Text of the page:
“Now that I, your Lord and Teacher, have washed your feet, you also should wash one another’s feet.” The words read on Sunday came floating back into my mind as I wiped the dried blood off my 10-year-old patient’s foot, ankle, and shin. Her earlier crying had quieted to the occasional sob, and she was laying back on the emergency room gurney. Ten new stitches sat in a row underneath her knee, holding together her cut from the playground. I peeked a glance when I knew she was looking away, unable to stop checking that everything was in place.
Do any of you feel a little bit…empty in medical school? If you don’t, you should read this anyways. But if so, you are definitely not alone. In fact, you have that in common with a majority of your fellow mid-20’s millennials. Referring to this time as a ‘quarter life crisis’ is no longer tongue-in-cheek. While we are accomplishing tasks, deepening our medical knowledge, and strengthening our resumes, there are many questions that can bubble up under the surface of this busyness: Is all of this worth it? Will it provide me a fulfilling and sustaining life? What do I have outside of medicine?
Justin Coogle is a published writer of the Kingdom Come series.
1 year before the events of Kingdom Come
I MISS MY old school, this new one is too lonely. No one is interested in being friends with me here, it’s probably because I came in late. I used to try to sit with a group of other boys during lunch, but they kept ignoring me. My teacher is really nice, her name is Miss Flora. She says that she is a master gardener and that we are her valuable flowers. I don’t like being called a flower. Flowers get stepped on a lot. The bell is about to ring for recess and my hands are sweaty. I can’t say I want to use the bathroom this time, I just went a few minutes ago. Maybe if I said I was sick? But I don’t look real sick, and I don’t want Miss Flora to think I am a liar. I really don’t want to go to recess. There is no where I can hide from them.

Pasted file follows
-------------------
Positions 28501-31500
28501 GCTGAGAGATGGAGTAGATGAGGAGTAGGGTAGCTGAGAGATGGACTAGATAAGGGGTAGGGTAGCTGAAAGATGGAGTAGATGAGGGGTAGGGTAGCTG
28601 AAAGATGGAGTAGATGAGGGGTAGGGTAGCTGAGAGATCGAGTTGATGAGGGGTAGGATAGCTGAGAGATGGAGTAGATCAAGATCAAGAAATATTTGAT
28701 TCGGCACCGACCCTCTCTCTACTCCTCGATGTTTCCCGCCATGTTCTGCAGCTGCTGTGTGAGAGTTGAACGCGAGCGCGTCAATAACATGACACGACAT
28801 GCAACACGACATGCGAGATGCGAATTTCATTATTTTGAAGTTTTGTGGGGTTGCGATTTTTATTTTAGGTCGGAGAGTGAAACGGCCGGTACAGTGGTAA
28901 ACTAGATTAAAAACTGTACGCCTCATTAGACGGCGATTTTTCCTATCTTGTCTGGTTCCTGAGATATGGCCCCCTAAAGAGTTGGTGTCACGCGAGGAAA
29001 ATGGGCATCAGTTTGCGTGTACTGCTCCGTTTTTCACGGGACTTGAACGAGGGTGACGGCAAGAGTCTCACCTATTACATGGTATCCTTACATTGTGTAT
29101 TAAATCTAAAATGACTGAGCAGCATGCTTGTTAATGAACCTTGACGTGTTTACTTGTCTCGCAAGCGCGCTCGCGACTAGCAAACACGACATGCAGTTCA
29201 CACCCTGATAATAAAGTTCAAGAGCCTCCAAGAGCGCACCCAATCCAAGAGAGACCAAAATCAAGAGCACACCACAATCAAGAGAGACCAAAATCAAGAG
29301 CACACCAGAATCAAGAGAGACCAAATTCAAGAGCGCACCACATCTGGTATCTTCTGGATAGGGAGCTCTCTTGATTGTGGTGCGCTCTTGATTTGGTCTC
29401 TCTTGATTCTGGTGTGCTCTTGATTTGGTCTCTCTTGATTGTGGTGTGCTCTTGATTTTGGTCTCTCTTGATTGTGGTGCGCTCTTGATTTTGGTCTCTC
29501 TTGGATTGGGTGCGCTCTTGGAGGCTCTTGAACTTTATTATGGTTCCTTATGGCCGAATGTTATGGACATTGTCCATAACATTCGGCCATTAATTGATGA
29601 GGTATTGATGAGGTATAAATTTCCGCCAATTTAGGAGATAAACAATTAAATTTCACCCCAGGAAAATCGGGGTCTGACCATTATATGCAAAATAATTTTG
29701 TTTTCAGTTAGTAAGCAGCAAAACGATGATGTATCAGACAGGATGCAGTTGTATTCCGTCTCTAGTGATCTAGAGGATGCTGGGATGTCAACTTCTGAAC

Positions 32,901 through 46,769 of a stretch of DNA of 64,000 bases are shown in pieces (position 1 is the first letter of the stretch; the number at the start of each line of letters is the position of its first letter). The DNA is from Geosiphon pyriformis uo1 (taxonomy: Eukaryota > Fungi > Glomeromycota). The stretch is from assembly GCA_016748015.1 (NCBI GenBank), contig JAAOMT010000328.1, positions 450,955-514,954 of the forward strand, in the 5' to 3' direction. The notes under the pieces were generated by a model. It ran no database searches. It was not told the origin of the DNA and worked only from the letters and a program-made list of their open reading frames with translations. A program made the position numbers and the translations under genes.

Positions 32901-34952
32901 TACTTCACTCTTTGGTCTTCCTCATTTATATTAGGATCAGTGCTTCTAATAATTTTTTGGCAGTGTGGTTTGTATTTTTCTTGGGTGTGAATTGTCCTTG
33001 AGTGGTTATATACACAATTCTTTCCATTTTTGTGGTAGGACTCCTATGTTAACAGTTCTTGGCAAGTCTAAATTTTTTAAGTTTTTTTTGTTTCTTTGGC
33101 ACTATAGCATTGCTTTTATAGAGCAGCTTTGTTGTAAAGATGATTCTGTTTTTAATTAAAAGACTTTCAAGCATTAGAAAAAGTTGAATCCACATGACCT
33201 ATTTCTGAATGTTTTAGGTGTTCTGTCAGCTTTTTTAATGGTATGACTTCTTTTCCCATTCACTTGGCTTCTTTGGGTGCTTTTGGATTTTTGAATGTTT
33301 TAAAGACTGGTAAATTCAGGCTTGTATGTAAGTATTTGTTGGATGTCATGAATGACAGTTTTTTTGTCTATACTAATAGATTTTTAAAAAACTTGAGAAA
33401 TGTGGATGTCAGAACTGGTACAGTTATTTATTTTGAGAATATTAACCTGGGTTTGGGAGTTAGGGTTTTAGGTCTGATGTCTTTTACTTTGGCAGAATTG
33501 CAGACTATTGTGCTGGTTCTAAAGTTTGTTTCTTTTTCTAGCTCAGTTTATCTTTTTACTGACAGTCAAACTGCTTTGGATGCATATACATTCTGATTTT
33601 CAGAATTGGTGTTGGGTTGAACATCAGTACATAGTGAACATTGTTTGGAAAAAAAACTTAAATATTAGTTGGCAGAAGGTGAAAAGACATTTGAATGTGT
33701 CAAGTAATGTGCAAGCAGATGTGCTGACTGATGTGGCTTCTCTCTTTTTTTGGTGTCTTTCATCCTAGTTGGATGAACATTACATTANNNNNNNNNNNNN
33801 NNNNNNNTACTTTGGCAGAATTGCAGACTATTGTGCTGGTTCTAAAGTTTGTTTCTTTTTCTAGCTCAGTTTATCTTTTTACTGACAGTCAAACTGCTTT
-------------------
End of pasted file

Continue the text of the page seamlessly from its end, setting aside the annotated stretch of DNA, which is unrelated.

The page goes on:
In celebration of Black History Month, this month’s narratives are dedicated to highlighting the voices of students who identify as black. Each story is unique, intimate, and powerful. Readers, please come open-minded and ready to engage with the following stories. More importantly, be ready to interface with an intimate space and allow yourself to step inside someone else’s life. The following is the narrative of Kakra Boye-Doe, a first-year medical student at KUMC. Enjoy.